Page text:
crimes in the Philippines

CA upholds life sentences of 7 Abu Sayyaf members in 2007 Palawan murder

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CA upholds life sentences of 7 Abu Sayyaf members in 2007 Palawan murder

The appellate court modifies Taguig court's ruling, increases convicts' civil liabilities

MANILA, Philippines – The Court of Appeals (CA) has upheld the decision of a regional court that convicted seven members of the dreaded Abu Sayyaf and sentenced them to spend the rest of their life in prison for the murder of a military informer nearly 17 years ago.

The appellate court, however, modified the ruling of the Regional Trial Court in Taguig, increasing the civil liabilities of the convicts.

The seven men – Omar Jakarin Ibno, Hiya Arabain Hapipuddin, Muadzi Aisal Jala, Najer M. Daud, Omar E. Panagas, Jemar Malpa, and Ibrahim Misuari – were found guilty for the 2007 murder of military informer Jemar Bairulla.

The incident happened on August 12, 2007, when a group shot Bairulla dead during a boat trip to Sarong, Bataraza, Palawan. 

Court records showed that they tried to cover up the murder by burying the body in sand, but a fisherman found the corpse two days later.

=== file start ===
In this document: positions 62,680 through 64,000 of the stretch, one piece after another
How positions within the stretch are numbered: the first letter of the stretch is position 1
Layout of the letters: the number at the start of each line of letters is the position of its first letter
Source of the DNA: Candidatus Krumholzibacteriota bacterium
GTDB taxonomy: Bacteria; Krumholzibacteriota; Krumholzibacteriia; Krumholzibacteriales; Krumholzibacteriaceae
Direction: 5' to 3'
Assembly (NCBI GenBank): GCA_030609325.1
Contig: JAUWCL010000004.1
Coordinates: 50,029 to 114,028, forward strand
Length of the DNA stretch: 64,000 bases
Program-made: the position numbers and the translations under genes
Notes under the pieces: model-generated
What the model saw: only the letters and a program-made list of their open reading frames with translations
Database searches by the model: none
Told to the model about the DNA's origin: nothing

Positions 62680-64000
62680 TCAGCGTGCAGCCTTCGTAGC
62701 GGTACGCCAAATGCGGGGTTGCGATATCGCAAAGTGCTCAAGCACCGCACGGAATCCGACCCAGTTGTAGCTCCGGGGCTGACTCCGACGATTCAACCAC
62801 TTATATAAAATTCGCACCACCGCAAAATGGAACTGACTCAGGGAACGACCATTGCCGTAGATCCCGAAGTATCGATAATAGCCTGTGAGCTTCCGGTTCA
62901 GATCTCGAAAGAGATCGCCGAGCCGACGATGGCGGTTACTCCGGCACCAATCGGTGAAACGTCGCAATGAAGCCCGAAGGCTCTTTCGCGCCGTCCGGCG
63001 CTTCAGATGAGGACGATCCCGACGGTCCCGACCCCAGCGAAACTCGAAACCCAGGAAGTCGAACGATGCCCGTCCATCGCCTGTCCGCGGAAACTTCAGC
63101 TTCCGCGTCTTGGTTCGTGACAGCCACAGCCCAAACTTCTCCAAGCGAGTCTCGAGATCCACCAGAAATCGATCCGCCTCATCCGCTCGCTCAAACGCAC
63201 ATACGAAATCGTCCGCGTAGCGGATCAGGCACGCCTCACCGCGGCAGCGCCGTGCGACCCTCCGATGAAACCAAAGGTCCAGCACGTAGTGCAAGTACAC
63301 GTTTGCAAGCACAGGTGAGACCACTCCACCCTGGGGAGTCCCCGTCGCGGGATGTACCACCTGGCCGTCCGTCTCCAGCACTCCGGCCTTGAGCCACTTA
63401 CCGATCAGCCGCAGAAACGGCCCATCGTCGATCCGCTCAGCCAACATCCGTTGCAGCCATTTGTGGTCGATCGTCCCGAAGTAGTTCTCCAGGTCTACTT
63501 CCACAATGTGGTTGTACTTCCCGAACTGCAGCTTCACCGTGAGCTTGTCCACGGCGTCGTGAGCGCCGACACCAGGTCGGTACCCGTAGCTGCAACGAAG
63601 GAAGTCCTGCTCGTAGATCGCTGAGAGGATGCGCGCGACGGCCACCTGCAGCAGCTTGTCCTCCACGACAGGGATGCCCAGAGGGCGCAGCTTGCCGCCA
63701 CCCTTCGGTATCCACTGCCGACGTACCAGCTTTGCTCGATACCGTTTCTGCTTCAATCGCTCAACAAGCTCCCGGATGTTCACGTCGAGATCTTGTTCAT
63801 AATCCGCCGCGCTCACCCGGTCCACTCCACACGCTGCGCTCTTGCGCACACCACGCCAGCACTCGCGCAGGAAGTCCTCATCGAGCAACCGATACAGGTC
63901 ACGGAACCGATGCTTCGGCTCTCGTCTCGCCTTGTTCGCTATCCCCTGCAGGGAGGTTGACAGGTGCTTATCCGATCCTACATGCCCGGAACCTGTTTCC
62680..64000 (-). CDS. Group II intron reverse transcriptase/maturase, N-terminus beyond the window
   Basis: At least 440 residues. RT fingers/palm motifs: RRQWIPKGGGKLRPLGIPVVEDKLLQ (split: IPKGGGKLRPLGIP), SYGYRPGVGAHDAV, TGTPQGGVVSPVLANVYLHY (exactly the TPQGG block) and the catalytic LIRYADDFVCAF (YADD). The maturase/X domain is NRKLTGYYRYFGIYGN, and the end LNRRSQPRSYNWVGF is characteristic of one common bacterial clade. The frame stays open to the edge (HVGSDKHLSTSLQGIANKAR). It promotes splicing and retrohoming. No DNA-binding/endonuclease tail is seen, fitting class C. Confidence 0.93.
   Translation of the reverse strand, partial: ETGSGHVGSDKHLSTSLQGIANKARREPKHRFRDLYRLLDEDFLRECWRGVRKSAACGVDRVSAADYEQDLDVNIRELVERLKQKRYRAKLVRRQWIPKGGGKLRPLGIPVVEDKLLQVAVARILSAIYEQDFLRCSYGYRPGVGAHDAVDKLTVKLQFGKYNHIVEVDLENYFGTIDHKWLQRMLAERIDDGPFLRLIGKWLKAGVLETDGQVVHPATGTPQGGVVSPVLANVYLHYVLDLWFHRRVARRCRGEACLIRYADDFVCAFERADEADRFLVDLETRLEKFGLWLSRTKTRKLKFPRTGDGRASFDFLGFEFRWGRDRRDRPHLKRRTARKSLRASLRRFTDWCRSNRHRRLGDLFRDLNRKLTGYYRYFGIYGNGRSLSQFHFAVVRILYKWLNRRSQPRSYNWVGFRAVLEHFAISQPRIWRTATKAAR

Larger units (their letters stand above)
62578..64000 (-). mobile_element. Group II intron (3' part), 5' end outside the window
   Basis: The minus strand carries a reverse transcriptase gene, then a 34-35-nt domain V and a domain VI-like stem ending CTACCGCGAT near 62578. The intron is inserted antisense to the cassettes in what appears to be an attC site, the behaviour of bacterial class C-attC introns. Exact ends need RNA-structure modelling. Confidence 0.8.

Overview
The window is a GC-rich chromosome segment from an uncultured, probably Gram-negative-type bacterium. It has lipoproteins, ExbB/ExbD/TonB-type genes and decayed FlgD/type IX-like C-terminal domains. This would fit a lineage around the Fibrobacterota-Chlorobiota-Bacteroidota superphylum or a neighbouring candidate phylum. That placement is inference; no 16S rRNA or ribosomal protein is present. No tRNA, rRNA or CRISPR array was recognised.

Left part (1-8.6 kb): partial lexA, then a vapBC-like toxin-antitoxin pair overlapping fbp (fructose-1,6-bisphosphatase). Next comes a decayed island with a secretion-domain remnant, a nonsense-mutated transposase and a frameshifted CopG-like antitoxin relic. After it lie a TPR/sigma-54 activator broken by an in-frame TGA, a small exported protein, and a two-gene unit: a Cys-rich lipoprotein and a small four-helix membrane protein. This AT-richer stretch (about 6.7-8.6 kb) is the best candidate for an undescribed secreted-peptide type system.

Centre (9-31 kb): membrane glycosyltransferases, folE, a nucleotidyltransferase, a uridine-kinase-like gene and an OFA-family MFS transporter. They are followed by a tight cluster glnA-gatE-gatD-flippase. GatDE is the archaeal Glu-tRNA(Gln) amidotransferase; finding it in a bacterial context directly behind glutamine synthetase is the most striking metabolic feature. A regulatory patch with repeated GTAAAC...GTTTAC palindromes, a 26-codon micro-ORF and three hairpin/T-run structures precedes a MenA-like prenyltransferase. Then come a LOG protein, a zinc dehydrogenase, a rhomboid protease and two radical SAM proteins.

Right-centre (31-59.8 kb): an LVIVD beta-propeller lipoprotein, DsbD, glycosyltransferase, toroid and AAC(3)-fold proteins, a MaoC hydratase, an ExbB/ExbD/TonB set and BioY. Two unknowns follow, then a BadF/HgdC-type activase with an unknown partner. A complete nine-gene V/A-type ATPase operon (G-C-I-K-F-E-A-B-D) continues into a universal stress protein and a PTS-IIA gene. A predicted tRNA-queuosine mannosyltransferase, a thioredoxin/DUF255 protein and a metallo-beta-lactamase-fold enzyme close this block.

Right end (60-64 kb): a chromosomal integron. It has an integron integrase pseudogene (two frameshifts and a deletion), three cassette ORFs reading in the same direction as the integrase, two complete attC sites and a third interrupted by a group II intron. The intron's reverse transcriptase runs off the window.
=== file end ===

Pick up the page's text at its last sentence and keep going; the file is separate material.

On September 6, 2007, the suspects were arrested in Puerto Princesa, Palawan, and taken to a military camp in Zamboanga City for questioning. There, they denied being part of the Abu Sayyaf group and said they had no role in Bairulla’s death. They also claimed to be students and said they were arrested illegally, accusing the military of forcing them to confess.

The CA, however, rejected the group’s assertions as it upheld their murder convictions and their reclusion perpetua sentences, without  parole.

In a 26-page decision penned by Associate Justice Eduardo Ramos Jr., the CA’s 7th Division confirmed the earlier decision of the Taguig cour as it revised the lower court’s order on civil damages. From P275,000, they were ordered to P350,000 in damages, which includes moral, exemplary, and temperate damages, with a 6% annual interest from the judgment’s finalization until full payment.

The appellate court stated, “The evidence of the prosecution was strong enough to overcome the constitutional presumption of innocence in their favor…. The defense has failed to refute the prosecution’s evidence. Hence, the accused-appellants must remain in prison for the rest of their lives unless age or sincere remorse unfastens their bonds.” –

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